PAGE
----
Team Members: Isheeta Madeka, Jessica Watterson (Advisors: Julia Walsh, Anandomoy Sen)

School: UC Berkeley
Emmunify effectively and efficiently tracks the status of each child, reminds clients of where and when vaccines are available, facilitates logistics and supply by aggregating utilization and supply data, and eliminates paper records. It holds multiple copies of each patient’s vaccination record - to ensure the data is not lost - in the cloud-based database and in an RFID sticker placed on the an an item that is always carried with the patient (i.e. cell phone).



Team Members: Biita Muhanuzi, David Petty, Stacy Salerno, Hussein Yakubu, Barclay Stewart

Schools: Muhimbili University of Health and Allied Sciences, University of Cape Town, University of Rochester School of Medicine, Komfo Anokye Teaching Hospital (Ghana), University of Washington
This is a mobile application that has the capacity to map crash event data provided by patients, families and police at emergency care facilities, and will include data from family members presenting to hospital mortuaries for death certificates. The app will allow map-based acquisition of location data from patients and families, and the associated database interface will allow GIS-based presentation and manipulation of the data to associate the event information with other geospatial and infrastructure data.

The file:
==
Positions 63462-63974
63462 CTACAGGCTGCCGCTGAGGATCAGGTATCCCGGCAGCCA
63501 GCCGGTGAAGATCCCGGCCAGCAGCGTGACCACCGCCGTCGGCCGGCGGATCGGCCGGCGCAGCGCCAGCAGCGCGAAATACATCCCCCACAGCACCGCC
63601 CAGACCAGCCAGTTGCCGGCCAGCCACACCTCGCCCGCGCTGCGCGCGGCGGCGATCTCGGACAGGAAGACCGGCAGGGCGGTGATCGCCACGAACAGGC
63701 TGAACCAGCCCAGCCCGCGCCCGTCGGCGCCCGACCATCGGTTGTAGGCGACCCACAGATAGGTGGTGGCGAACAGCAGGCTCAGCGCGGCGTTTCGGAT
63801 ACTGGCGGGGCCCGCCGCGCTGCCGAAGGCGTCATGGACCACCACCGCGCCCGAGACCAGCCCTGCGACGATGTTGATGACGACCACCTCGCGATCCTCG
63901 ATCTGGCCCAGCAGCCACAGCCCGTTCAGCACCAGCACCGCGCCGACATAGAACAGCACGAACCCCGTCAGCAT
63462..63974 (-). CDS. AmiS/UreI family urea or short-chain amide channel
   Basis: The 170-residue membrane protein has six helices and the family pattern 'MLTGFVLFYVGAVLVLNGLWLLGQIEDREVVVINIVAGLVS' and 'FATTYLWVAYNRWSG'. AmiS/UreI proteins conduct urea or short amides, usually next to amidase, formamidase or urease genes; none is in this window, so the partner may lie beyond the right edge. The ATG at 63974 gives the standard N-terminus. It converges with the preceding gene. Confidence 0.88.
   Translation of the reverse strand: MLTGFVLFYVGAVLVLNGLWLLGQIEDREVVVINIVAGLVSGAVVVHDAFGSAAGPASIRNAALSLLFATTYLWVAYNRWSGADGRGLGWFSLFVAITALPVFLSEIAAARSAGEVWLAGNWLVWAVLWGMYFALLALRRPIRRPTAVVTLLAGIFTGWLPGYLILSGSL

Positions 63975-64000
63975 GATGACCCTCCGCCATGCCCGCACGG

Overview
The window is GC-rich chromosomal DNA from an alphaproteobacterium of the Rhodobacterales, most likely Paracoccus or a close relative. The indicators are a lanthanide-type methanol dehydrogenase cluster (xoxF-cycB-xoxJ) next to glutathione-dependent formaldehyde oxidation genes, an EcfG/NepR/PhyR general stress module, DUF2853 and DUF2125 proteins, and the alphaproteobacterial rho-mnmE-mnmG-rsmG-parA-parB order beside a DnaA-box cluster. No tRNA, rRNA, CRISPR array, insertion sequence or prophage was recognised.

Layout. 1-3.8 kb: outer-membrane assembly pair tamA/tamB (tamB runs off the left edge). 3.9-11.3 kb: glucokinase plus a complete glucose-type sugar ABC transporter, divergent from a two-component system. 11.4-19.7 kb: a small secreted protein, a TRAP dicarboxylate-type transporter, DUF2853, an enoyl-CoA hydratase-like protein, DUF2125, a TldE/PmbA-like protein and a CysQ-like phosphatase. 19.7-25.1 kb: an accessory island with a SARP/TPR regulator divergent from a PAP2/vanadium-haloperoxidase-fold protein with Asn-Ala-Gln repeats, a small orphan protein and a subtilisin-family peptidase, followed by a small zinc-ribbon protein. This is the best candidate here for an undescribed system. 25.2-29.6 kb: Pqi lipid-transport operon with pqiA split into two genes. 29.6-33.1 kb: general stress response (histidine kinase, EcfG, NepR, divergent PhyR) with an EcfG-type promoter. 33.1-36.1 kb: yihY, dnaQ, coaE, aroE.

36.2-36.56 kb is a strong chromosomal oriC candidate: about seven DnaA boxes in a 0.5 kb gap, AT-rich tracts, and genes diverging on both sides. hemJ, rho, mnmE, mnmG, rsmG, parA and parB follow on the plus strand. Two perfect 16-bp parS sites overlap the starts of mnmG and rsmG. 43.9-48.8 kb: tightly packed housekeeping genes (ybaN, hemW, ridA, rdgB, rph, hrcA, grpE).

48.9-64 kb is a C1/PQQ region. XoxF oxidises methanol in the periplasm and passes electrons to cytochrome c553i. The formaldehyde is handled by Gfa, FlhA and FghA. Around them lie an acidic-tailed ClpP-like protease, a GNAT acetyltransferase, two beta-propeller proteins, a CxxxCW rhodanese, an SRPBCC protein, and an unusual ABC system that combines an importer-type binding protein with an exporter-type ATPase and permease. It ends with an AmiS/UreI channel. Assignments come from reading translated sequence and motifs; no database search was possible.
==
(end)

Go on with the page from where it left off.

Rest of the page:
Team Members: Yuan Hao Wong, Gabriela Rodal, Joe Hakim, Paola Donis, Justin Yan, Yu Zhang, Daniel Huang, Tam Thanitcul

School: Johns Hopkins University
NeoSED is a home-­based sepsis risk detection system that analyzes heart rate characteristics and patient history information to output a highly sensitive sepsis risk score. The proposed system consists of two components. The first relies on an interactive voice response for CHWs to perform on their mobile devices. This allows relevant patient history information such as birth weight and gestation period to be recorded on a centralized processing unit at a local health center. The second component involves the use of a basic pulse sensor to record a neonate’s heart rate characteristics. The same sensor has an audio jack which can transfer recorded data into a parent’s mobile phone for transmission via text messaging.



Team Members: Max Ritzenberg

School: UCSF